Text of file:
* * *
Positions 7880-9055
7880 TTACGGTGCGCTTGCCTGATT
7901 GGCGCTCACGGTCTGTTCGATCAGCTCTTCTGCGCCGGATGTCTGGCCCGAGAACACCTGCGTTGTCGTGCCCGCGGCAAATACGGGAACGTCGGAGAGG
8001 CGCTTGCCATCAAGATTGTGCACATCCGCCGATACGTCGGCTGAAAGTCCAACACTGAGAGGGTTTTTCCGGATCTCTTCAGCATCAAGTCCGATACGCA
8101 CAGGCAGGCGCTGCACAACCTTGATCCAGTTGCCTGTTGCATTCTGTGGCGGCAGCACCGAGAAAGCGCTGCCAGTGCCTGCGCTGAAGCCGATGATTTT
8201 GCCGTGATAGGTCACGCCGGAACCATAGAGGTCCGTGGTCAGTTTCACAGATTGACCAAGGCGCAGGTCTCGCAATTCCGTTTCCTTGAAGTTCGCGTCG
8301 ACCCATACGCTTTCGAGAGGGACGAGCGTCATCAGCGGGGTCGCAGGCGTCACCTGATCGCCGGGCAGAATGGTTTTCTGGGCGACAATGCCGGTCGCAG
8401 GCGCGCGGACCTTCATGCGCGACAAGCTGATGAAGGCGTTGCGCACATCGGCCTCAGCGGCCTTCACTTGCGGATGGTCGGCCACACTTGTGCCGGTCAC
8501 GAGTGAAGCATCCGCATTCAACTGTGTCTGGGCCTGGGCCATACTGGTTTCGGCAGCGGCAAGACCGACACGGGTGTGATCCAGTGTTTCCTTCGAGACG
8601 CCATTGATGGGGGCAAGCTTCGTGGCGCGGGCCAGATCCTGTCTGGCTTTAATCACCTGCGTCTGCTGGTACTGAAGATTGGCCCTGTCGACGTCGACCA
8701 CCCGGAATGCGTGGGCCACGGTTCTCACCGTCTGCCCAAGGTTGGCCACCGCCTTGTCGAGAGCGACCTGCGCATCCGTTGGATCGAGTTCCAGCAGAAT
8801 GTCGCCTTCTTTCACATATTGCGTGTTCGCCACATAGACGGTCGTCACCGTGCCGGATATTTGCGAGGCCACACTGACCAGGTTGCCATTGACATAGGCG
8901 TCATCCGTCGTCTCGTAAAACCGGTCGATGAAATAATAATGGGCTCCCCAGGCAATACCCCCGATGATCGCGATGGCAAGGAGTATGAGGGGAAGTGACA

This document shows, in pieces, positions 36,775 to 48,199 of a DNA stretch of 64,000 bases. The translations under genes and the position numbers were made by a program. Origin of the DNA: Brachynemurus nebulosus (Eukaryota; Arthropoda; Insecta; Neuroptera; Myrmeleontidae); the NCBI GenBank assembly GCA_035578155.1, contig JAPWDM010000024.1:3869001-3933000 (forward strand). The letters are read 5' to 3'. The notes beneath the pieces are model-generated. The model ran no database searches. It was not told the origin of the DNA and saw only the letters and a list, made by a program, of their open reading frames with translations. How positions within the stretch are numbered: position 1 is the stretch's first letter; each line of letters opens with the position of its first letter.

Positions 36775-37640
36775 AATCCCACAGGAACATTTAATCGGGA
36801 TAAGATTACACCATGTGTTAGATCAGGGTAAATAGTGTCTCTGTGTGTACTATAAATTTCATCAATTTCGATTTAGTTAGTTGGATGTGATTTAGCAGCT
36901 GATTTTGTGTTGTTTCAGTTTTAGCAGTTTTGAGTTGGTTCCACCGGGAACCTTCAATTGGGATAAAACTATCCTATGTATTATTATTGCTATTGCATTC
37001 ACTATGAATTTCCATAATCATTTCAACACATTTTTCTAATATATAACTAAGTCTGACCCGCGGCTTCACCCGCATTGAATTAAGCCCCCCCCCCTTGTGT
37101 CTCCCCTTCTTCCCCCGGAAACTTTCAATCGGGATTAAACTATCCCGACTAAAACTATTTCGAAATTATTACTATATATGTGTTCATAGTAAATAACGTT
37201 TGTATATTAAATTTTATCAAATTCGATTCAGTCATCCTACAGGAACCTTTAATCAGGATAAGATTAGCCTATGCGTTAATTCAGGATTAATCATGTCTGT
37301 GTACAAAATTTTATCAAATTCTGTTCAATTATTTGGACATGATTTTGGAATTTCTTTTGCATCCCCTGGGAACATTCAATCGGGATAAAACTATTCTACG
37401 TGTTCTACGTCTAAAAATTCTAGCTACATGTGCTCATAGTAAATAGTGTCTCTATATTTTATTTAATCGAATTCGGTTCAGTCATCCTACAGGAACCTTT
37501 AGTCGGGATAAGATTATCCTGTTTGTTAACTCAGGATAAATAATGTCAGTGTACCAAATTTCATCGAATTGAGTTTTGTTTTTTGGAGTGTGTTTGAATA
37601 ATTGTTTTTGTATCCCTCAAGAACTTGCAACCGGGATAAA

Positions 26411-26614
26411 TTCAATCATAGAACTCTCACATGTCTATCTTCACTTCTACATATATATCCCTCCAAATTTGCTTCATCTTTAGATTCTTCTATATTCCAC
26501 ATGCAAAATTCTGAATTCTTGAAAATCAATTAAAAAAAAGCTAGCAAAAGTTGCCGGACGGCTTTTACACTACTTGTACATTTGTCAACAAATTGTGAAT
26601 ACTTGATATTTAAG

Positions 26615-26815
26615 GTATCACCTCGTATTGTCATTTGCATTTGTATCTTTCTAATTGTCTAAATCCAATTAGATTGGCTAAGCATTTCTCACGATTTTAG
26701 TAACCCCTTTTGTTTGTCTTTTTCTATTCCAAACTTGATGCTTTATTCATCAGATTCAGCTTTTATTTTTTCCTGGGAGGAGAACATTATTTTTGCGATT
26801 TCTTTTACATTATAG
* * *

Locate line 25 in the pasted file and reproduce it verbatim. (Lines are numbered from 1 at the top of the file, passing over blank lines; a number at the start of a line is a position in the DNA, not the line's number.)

37601 ATTGTTTTTGTATCCCTCAAGAACTTGCAACCGGGATAAA